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The head of Amazon’s cloud division has used recent turmoil at OpenAI to launch a thinly veiled attack on Microsoft, the artificial intelligence company’s biggest investor.

Adam Selipsky’s swipe at his biggest rival in cloud computing came as Amazon Web Services announced new custom chips for servers and AI — two weeks after Microsoft debuted its own bespoke processors — as well as a new workplace AI assistant that competes with Microsoft’s OpenAI-powered Copilot.

Satya Nadella, chief executive of Microsoft, which has an exclusive partnership with OpenAI, rushed to support the AI company’s co-founder Sam Altman when he was abruptly ousted as chief executive earlier this month.

“Things are moving so fast [in AI] and in that type of environment the ability to adapt is the most valuable capability that you can have,” Selipsky, AWS chief executive, said at its annual developer conference in Las Vegas on Tuesday. “You don’t want a cloud provider that’s beholden primarily to one model provider, you need a real choice . . . The events of the past 10 days have made that very clear.”

The comments were a tacit but obvious reference to the boardroom drama at OpenAI, one of the world’s most valuable private companies, which gripped Silicon Valley as Altman was fired then reinstated within days.

To counter Microsoft’s all-in bet on OpenAI, which has fuelled growth in its Azure cloud business, Amazon has sought to offer corporate customers access to a range of alternative AI models. It has also struck an investment deal worth up to $4bn with OpenAI’s biggest rival, Anthropic, which has pledged to use AWS’s Trainium, a chip for building large artificial intelligence systems that Amazon designed in-house.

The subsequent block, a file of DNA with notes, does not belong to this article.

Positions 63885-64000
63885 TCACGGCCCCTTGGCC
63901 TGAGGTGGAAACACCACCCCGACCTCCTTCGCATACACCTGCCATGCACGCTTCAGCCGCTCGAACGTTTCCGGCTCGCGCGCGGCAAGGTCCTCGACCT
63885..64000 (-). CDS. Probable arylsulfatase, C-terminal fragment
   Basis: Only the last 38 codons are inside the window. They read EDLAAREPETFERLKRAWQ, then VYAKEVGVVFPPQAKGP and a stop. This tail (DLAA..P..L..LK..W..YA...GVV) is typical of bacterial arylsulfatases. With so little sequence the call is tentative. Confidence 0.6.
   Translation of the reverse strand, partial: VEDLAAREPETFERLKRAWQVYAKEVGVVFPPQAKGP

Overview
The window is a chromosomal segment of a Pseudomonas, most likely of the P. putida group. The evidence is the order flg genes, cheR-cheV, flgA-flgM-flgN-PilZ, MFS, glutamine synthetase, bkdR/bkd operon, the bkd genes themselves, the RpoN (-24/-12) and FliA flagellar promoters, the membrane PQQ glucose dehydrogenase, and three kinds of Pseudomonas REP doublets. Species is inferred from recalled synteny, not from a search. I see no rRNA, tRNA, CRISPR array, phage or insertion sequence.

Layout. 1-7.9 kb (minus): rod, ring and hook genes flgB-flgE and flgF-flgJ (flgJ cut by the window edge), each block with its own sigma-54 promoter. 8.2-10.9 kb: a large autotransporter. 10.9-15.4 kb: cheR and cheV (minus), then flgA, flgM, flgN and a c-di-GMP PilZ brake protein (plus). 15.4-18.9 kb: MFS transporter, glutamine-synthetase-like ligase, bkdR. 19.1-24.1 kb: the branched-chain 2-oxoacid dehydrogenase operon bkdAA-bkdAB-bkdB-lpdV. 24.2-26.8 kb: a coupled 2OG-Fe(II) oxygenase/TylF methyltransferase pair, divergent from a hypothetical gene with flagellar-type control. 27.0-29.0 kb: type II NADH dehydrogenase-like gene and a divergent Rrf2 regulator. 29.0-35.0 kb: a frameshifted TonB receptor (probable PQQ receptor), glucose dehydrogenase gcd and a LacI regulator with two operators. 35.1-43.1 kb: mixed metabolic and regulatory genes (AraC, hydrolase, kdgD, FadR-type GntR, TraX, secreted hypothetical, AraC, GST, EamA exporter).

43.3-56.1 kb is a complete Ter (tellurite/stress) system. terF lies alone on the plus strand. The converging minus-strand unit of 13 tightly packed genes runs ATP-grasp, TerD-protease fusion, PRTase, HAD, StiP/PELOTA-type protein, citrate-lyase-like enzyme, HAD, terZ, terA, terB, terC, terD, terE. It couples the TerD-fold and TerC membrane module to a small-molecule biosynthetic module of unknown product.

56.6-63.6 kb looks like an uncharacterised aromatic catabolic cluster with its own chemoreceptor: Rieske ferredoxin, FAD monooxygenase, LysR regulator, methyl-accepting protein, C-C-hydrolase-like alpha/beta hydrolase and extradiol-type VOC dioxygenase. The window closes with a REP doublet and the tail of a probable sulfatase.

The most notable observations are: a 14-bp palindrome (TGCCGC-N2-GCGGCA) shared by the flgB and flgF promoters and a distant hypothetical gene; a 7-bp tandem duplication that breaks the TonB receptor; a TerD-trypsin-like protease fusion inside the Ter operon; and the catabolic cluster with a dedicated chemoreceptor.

Selipsky said the fourth version of its Graviton processors, a general-purpose chip based on UK chip designer Arm’s architecture, was “the most powerful and energy-efficient chip we’ve ever built”. Amazon also previewed the second generation of Trainium, which Selipsky said would be “ideal for training foundation models with hundreds of billions or even trillions of parameters” when it is available next year.  

The launch comes two weeks after Microsoft unveiled the first server chips that it has designed in-house: an AI accelerator called Maia and Cobalt, a central processing unit based on Arm technology.

At the same time as touting a rival AI chip, Amazon also deepened its partnership with chipmaker Nvidia, whose chief executive Jensen Huang joined Selipsky on stage in Las Vegas — two weeks after appearing alongside Nadella at a Microsoft event. AWS will offer customers access to Nvidia’s latest AI processors and host its “AI training as a service” platform, DGX Cloud, they said.

The three big cloud computing companies — Amazon, Microsoft and Google — are upping their investments in semiconductors as they try to optimise their own infrastructure and reduce operating costs. They are also trying to create alternatives to Nvidia, whose processors dominate the booming market for training giant AI models such as OpenAI’s GPT, even as they maintain alliances with the chipmaker.

AWS had for years been considered the market leader in cloud computing, but Microsoft has this year closed some of the gap thanks to its alliance with OpenAI. Microsoft gives its Azure customers access to the large language model behind the popular chatbot ChatGPT. 

Tuesday also saw the introduction of Amazon Q, an AI assistant designed for businesses and their employees that in some areas competes with Microsoft’s Copilot, which can help write Word documents or computer code. Amazon Q can be tailored to a company’s own data and systems to generate content, answer questions and analyse data.


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